Maybe before I agreed with Peter to attempt this linkup with him, I should have done my research and understood the rarity of the completion, as I have now done aprés our attempt. Peter and I recently failed (I peaced-out before day #2) at attempting to set an FKT in doing all 53 Flatiron Classics – the first day required us to do twenty seven routes!
My mindset going into our top ten attempt was that this would be a long, but moderate day. So nonchalant was I, that I couldn’t have even told you what all ten climbs were. How wrong I was. Even though the number of climbs was low, the mileage and ground covered was much expansive then any one of the three days we scheduled to do for the 53 Classics.
I was so casual in my preparation for this day, I essentially didn’t do any. I sprained my ankle running the three whole miles from the gym recently, and had decided that this was a great excuse to give myself a big break for movement on my feet. In fact, I haven’t scrambled anything flatiron-related in over a month, save one bumbling hike up Freeway (a most-easy route) on the Second. Peter and I joked that we’ll probably be done by lunchtime.
I have been extremely active at the climbing gym and most likely had my strongest bouldering day last Thursday, two days before our linkup was scheduled, but pulling power and strength on steep terrain means nothing on <= 5.7 flatiron endurance routes that range from 50 degrees to 90 degrees in pitch.
On Satuday at 6:19 am, Peter I set out from Chautauqua, towards the First. I still get a bit nervous on its first few pitches and being so out of condition for anything flatiron or hiking-related didn’t help. But it would be a good barometer for the rest of my day. Thankfully, the first pitches felt relaxing, which helped calm me down for the rest of the day.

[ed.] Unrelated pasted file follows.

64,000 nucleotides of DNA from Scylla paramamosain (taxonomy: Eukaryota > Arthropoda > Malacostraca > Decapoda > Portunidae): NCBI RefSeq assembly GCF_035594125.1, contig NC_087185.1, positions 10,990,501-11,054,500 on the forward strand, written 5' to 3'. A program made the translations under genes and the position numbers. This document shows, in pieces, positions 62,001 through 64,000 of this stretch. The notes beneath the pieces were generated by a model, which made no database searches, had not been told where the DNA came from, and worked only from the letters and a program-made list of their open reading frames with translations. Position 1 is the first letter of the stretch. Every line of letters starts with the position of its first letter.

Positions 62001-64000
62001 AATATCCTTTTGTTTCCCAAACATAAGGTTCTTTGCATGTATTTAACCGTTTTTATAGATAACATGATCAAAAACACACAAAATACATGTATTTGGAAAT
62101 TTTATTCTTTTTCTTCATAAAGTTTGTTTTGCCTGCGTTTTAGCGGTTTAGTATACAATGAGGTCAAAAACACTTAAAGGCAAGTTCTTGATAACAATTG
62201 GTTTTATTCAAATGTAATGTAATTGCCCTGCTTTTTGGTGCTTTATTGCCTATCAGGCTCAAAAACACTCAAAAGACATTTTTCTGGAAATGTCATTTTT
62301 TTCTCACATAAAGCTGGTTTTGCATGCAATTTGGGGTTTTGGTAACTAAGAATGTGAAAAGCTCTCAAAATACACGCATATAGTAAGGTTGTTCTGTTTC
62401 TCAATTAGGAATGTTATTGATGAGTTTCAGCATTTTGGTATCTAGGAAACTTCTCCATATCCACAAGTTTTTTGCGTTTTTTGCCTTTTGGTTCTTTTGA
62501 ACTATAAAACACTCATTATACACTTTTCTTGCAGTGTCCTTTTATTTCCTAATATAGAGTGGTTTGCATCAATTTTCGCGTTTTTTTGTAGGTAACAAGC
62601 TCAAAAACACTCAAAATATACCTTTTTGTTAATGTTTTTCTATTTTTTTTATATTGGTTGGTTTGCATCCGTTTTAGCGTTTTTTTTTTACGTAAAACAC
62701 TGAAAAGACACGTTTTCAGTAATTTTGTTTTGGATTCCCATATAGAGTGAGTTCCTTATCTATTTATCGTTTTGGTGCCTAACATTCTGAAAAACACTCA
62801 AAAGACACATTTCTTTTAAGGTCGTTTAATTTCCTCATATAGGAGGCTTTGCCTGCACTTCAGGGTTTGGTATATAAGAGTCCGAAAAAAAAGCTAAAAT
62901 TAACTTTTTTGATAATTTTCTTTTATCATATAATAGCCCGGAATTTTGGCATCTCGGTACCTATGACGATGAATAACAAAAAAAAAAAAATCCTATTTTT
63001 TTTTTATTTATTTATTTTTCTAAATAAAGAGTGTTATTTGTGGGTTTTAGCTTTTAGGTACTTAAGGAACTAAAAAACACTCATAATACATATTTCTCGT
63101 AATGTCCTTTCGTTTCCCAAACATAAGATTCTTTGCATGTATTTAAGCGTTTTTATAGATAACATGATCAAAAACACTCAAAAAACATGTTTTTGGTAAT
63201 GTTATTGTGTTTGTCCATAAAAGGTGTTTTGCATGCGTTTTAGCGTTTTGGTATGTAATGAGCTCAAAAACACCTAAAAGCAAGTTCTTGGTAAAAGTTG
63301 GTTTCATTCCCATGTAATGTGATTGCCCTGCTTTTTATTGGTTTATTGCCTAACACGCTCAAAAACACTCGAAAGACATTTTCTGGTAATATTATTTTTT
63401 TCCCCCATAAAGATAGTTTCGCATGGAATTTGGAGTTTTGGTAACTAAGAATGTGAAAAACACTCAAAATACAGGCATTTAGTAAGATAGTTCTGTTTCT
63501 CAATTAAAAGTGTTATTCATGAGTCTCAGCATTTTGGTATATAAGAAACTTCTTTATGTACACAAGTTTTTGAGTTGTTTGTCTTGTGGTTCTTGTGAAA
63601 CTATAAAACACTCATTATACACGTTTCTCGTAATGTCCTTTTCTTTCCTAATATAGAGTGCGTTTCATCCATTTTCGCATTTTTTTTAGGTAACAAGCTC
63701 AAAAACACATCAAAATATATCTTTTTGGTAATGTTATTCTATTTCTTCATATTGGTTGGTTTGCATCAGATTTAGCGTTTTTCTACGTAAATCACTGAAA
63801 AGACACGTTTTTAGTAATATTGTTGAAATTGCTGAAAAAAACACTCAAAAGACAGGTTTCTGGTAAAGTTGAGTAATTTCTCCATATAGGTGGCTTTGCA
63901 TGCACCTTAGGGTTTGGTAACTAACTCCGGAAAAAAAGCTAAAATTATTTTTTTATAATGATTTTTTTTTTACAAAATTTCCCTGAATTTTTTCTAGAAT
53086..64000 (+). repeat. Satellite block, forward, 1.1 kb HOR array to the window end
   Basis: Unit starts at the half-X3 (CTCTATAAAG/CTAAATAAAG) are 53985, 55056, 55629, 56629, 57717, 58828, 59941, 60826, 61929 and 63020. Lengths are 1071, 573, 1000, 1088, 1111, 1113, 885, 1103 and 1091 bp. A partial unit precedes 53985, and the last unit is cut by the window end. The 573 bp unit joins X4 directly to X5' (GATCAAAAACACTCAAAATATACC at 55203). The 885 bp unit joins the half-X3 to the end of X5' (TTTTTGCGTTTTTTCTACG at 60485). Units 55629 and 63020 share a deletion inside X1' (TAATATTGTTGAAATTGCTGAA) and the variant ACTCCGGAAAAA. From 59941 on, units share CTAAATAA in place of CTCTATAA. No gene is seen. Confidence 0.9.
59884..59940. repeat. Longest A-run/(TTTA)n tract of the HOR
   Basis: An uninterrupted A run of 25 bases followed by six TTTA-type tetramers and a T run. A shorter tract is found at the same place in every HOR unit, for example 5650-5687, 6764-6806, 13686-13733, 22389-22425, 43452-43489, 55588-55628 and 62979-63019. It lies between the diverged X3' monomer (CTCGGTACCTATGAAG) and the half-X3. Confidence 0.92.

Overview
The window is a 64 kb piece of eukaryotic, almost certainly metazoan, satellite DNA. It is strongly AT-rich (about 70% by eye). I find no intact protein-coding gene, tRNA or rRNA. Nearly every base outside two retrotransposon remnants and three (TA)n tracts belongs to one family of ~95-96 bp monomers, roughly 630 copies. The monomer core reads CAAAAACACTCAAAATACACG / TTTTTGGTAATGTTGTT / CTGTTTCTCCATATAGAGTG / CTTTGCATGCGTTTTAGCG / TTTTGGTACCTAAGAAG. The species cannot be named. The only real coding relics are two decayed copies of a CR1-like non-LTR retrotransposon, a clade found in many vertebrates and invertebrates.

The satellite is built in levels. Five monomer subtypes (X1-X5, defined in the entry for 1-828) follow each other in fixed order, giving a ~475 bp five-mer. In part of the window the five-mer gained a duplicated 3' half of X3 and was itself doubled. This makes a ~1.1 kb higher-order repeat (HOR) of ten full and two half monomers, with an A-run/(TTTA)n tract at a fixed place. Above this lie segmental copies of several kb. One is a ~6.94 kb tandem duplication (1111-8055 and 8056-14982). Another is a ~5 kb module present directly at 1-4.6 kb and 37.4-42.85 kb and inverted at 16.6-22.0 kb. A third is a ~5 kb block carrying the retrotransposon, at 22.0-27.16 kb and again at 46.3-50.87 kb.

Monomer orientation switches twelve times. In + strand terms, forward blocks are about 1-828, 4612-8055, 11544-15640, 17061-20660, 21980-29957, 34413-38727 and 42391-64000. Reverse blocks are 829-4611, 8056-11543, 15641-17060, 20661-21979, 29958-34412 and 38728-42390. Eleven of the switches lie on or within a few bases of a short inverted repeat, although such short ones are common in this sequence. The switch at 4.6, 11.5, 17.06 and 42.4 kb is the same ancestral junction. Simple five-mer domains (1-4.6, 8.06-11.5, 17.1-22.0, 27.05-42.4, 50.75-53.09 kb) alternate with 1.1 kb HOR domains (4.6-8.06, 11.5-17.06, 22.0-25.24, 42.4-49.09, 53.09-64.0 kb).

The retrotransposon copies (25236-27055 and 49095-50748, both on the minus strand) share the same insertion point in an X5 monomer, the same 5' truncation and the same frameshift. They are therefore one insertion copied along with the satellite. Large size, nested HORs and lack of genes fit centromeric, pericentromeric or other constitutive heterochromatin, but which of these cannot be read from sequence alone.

The direct traverse over to the Third was time-consuming, as the boulders, talus, and trail were snow/ice covered. Peter and I didn’t bring any sort of traction, but both brought a pair of Sportiva Mutants to switch into for the hiking, keeping our TX2‘s relatively dry for the scrambling.
Scrambling the Third’s east face is delightful and so cruiser as to defy true description. Peter and I set up our well-practiced top rope setup for Friday’s Folly: we brought two, 30 meter ropes, set one up for rappelling down to the base of the climb, and the other already set up at the anchor to top rope from. Friday’s Folly is covered in jugs to spare, and the crux traverse from west to south faces is more mental than physical.
Once we were both done completing the route, we combined ropes via an EDK and rapped off towards Takin’ Care of Business – the awesome 5.5 chimney on Green Mountain Pinnacle and via another slog off-trail through snow covered rocks, and bushes. Happily, the emotional low point of the whole day for me – I was a bit over all the slogging, and planned to raise my voice of bailing if we should encounter another one – so thin was my skin for suffering.